Why Some People Don't Need Oxygen Tanks When Climbing Mountains

Climbing high mountains is one of the world's most dangerous sports. Alex Lowe, once hailed by The Guardian as the "world's greatest climber," was swept to his death by an avalanche. Hermann Buhl simply disappeared in a snowstorm on Nanga Parbat, per Summit Post; his climbing partners stood waiting for him in the whiteout, expecting him to be just a few yards behind. But the greatest danger comes from altitude. Higher than about 8,200 feet, as NPR explains, oxygen becomes more and more scarce. The first and mildest symptoms of altitude sickness include headache, loss of appetite, and poor sleep. Even before the 23,000-foot "death zone," as the air gets thinner, it can cause delirium and hallucination, as well as edema, or dangerous buildups of fluid in the lungs and brain. 

Günther Messner, brother of the legendary Italian alpinist Reinhold Messner, died exactly like that in 1970. Delirious and lightheaded, as Vanity Fair recounts, Günther had just enough of his wits about him to know he couldn't descend from the peak of Nanga Parbat. His frostbitten, hallucinating brother went ahead of him, but Günther stayed put. It was the last anyone saw of him. Thirty years later, someone would find his femur in the snow.

Going up without a tank

Deaths like Günther Messner's are the reason most serious alpinists carry tanks of supplemental oxygen on expeditions in the "death zone," or even below it. However, for various reasons — often mysterious — some climbers don't seem to need it. Reinhold Messner himself (above) was the first climber to eschew supplemental oxygen in the Himalayas. The craggy Tyrolean (later a member of the European Parliament for the Greens) has climbed Everest alone, with nothing more than a backpack and crampons, per Adventure Journal. As his Vanity Fair profile makes clear, Messner sees oxygen almost as a sacrilege, an insult to the spirit of nature.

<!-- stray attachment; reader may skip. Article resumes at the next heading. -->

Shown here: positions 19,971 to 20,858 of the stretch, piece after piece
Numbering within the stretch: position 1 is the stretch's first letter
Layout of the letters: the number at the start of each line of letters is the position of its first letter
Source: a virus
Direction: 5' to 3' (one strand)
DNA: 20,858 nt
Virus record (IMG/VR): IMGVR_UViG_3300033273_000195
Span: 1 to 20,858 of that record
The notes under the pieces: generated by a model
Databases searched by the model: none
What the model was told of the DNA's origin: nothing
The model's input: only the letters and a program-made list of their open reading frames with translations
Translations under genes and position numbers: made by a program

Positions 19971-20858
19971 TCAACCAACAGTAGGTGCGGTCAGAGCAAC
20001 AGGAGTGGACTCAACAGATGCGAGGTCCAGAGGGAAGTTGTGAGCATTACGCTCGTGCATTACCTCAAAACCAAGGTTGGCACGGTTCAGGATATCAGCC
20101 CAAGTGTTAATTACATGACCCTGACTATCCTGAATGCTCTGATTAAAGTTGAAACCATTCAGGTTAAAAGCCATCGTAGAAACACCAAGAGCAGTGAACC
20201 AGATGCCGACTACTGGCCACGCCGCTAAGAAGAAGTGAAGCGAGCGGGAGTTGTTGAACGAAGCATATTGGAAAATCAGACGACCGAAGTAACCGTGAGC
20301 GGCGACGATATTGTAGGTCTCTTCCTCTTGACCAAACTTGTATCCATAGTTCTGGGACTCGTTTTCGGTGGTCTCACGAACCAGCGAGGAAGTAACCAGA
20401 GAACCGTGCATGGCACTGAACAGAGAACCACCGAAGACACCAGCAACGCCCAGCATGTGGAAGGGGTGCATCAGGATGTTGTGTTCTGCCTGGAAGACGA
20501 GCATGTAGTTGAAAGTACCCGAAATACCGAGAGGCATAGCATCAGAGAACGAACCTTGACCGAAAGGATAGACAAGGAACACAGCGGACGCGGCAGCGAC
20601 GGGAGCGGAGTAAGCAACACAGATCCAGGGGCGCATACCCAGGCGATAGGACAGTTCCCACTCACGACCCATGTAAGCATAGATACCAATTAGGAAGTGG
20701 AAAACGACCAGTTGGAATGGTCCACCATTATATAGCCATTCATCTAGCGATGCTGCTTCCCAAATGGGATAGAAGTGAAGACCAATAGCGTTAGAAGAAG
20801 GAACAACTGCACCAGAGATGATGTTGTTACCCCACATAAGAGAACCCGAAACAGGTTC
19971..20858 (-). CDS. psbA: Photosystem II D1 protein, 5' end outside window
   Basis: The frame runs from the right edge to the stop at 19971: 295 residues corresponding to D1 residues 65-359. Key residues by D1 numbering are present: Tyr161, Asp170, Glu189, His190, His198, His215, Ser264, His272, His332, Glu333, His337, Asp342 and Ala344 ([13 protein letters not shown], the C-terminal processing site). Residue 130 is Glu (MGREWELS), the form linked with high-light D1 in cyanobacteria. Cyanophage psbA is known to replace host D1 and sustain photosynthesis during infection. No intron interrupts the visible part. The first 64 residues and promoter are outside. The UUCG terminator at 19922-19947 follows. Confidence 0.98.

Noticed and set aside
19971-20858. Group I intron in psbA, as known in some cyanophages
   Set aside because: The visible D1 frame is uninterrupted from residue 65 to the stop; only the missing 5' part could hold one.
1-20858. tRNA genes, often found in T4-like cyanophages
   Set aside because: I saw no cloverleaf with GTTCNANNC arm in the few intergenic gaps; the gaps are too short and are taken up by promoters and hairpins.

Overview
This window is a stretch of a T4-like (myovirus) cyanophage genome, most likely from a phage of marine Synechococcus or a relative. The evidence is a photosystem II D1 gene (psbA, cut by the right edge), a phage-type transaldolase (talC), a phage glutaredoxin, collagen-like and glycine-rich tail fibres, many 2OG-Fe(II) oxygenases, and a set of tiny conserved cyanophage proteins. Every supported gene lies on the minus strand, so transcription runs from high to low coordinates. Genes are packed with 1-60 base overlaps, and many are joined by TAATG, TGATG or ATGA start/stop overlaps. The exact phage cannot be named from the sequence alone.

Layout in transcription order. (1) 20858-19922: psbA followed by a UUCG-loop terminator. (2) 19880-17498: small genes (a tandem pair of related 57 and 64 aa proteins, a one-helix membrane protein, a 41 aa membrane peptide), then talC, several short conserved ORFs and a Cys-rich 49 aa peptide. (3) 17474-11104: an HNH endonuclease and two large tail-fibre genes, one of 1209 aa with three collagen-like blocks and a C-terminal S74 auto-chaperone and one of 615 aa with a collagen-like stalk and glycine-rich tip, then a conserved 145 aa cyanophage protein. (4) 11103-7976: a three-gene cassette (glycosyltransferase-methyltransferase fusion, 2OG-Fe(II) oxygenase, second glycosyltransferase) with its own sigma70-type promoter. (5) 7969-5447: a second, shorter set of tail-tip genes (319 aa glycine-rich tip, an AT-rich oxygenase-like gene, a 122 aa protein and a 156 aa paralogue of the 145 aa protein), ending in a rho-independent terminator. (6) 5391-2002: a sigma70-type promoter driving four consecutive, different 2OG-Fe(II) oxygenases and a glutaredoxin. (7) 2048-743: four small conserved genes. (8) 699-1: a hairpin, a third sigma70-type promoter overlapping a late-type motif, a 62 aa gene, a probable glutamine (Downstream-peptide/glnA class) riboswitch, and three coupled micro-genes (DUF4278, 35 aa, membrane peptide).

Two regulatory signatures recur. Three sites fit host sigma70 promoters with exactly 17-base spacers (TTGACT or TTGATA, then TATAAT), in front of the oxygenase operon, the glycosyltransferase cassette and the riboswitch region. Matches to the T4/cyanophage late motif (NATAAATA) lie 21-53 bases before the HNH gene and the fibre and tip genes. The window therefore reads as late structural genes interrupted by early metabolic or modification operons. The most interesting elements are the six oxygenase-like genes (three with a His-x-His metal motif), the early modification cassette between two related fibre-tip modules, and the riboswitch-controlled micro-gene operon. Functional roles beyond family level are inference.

But how does he do it? Medical tests show Messner to be unremarkable, as Outside points out, with no great VO2Max or other physiological markers of gifted athletes. A 1986 study of six world class climbers, Messner included (per The Guardian), found them all unremarkable. They had smaller muscles than the average distance runner; they were 40% less powerful than the average high jumper; and their lung capacity was the same as a sedentary control group's. Was Messner's ability to climb without oxygen just a matter of willpower?

The Sherpa

It may be true that Reinhold Messner can will himself past normal human limits, but there is more and more evidence that some humans have evolved to function well at high altitudes. NPR cites a study to that effect on the Sherpa people of the Himalayas. The Sherpa are an ethnic group, many but not all of whom live far higher than most human populations. Their work as porters, guiding alpinists on climbs and carrying supplies, is so famous that "sherpa" has become a synonym for mountain porter, or for anyone with unbelievable stamina. 

According to the study, the Sherpa have a number of unique physiological traits. At high altitudes, people begin producing more red blood cells, which ferry oxygen to tissues around the body; this buildup thickens the blood, putting extra stress on the already overworked heart muscles. In Sherpas, however, this effect is greatly diminished. Sherpa muscles can produce more force anaerobically than other populations', meaning they need slightly less oxygen to exert themselves. And whereas most people's mitochondria, the tiny organs that produce oxygen at the level of the cell, become frail and "leaky" at high altitudes, Sherpa mitochondria are much more robust and efficient. NPR compares the overall effect to good mileage in a car, except the fuel in this case is oxygen, not gasoline. Sherpas get more "miles per gallon."